The 2018 Space and Science Festival, held at Onslow College in Wellington was fantastic, with great talks from NASA and Rocket Lab and plenty of interesting displays.
A short video highlighting some of the events in the last week in space, including this morning’s launch of Mars InSight.
This short video has a look at the current missions that are either on Mars or whizzing around it.
A wrap up of interesting space related news over the last week.
We visited the Mars Yard at the Museum of Applied Arts and Sciences in Sydney a few weeks ago and had a great time at this fantastic facility that is doing very important work.
Asteroid mining is seen as a lucrative source of income and, on the surface, it appears to be a way of accessing almost limitless resources. It’s not that simple though, it’s difficult, expensive and at the edge of our technological ability. But it won’t be that way forever.
The night sky this week will see the reappearance of the Moon and the Planets will be in a more favourable position for viewing.
The US has two options for getting to Mars within the next decade and a half with the ambitious plans from SpaceX and the more risk adverse plans of NASA. Both Russia and China also have some plans for Mars and have design work underway to build large rockets to support missions to Mars and to the Moon.
NASA’s plans to get to Mars are a bit slower than Elon Musk’s. They have many more steps and have plans to achieve some quite impressive things such as space station orbiting the Moon and capturing an asteroid.
SpaceX is well advanced in it’s plans to build a huge rocket to take humans to Mars and they plan to do this by 2024. This article has a closer look at the Big Falcon Rocket to see what’s so special about it.
The night sky this week is looking great to view a few of the brightest galaxies in the Southern Sky. It’s also going to be awesome to get some views of Jupiter, Mars and Saturn.
India launched its first interplanetary mission in 2013, sending the Mars Orbiter Mission to Mars to have a look at the planet’s surface and atmosphere.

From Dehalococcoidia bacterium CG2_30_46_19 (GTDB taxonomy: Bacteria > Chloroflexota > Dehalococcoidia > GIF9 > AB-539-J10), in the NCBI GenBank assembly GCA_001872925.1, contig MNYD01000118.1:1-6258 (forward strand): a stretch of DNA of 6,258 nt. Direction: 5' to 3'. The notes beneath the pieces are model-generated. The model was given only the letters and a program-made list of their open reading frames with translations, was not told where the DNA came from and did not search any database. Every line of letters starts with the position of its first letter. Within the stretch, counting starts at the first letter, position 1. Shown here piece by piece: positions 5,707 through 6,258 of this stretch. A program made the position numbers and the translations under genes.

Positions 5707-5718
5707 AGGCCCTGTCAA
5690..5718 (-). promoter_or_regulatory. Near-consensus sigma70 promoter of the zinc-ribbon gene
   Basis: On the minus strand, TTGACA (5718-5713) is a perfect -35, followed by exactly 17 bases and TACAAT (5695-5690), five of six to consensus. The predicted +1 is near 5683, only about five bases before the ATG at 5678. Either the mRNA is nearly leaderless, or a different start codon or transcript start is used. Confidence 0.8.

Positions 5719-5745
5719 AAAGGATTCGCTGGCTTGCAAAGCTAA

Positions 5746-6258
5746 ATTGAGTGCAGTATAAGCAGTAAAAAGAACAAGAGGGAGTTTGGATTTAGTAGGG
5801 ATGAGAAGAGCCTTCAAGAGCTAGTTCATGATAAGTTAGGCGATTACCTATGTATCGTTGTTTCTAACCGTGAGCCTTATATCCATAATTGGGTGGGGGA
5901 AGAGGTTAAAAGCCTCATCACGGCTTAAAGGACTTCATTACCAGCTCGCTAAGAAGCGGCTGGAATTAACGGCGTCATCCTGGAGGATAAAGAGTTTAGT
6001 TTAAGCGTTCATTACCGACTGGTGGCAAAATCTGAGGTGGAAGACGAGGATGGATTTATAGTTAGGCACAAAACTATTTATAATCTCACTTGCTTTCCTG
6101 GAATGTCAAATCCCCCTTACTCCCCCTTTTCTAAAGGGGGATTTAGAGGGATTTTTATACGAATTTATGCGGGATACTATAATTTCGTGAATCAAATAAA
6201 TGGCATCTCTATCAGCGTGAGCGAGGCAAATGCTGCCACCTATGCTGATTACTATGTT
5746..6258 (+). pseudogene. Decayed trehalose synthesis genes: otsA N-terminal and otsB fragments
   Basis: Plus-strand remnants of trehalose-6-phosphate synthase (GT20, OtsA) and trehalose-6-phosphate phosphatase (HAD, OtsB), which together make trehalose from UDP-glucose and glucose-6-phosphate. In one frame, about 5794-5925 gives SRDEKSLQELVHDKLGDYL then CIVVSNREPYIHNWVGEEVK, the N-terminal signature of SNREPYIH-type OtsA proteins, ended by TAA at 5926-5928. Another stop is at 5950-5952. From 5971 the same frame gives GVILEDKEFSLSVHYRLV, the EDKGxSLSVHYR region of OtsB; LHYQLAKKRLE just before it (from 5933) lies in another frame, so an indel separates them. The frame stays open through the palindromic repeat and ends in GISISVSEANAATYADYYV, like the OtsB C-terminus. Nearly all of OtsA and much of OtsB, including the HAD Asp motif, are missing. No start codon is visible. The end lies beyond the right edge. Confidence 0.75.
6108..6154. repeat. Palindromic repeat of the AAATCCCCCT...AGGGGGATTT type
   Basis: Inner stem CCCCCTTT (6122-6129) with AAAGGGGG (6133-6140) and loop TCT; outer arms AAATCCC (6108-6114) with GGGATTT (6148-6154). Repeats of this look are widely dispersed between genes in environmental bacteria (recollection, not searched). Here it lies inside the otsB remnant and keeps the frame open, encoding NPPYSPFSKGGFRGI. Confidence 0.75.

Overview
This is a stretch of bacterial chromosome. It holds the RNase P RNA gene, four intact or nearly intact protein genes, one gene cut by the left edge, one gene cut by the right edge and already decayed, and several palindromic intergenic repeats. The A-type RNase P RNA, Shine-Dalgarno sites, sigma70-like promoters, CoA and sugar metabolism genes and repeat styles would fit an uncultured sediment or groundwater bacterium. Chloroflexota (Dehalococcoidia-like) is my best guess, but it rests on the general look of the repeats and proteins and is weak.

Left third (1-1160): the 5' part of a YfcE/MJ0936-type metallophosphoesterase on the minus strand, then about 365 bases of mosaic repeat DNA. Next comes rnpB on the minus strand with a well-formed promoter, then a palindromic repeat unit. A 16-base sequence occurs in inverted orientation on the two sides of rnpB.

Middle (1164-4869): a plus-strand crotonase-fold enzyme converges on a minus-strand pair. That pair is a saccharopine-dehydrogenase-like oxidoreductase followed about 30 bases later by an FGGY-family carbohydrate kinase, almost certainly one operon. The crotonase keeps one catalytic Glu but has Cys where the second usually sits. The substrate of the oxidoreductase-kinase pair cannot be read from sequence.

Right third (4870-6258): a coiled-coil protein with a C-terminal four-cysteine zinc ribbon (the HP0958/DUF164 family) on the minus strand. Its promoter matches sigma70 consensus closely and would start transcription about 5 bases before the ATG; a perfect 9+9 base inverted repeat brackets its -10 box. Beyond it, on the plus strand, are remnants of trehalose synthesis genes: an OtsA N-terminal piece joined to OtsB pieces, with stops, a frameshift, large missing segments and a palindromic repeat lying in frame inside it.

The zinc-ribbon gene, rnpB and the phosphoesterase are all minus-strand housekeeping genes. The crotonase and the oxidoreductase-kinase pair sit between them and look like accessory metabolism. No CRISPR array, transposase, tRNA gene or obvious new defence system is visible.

The European Space Agency launched the ExoMars Trace Gas Orbiter in 2016 and it is nearly in its target orbit around Mars and will soon begin is mission of looking for evidence of past life.
The Mars InSight lander is due to launch in a couple of months and this article briefly covers what this mission is all about.
This is an analysis of human reactions if life was discovered on Mars. In it, four different personas are examined to see what conclusions can be drawn.
What if we find life on Mars, and what if we inadvertently cause an extinction event there. What can we do to prevent us destroying another ecosystem?
Mars and Antarctica have a lot of similarities when it comes to the difficulties that both places have for human settlement. This article looks at how we occupied Antarctica and what we might learn from that when it comes to sending humans to Mars.
In this article we consider what might happen to a Martian government in the event of a critical resupply not happening or a major disaster occurring or the discovery of life.
Next week, Mars and Jupiter are better positioned in the early morning, before dawn, to get some good views and it might be the last chance to see Mercury for a while. With the moon taking a break the opportunity exists for some great views of some of the more fainter objects.
There is real science that you can contribute to right now, just with a smart phone or computer and your brain. You don’t need a PHD in astrophysics or cosmology or anything else, just some pattern recognition skills and a desire to contribute to a better understanding of the universe.
The irony of finding alien life as it stands right now is that we must terminate all life on Earth’s instruments and spacecraft sent out there to make absolutely sure that new life is detected…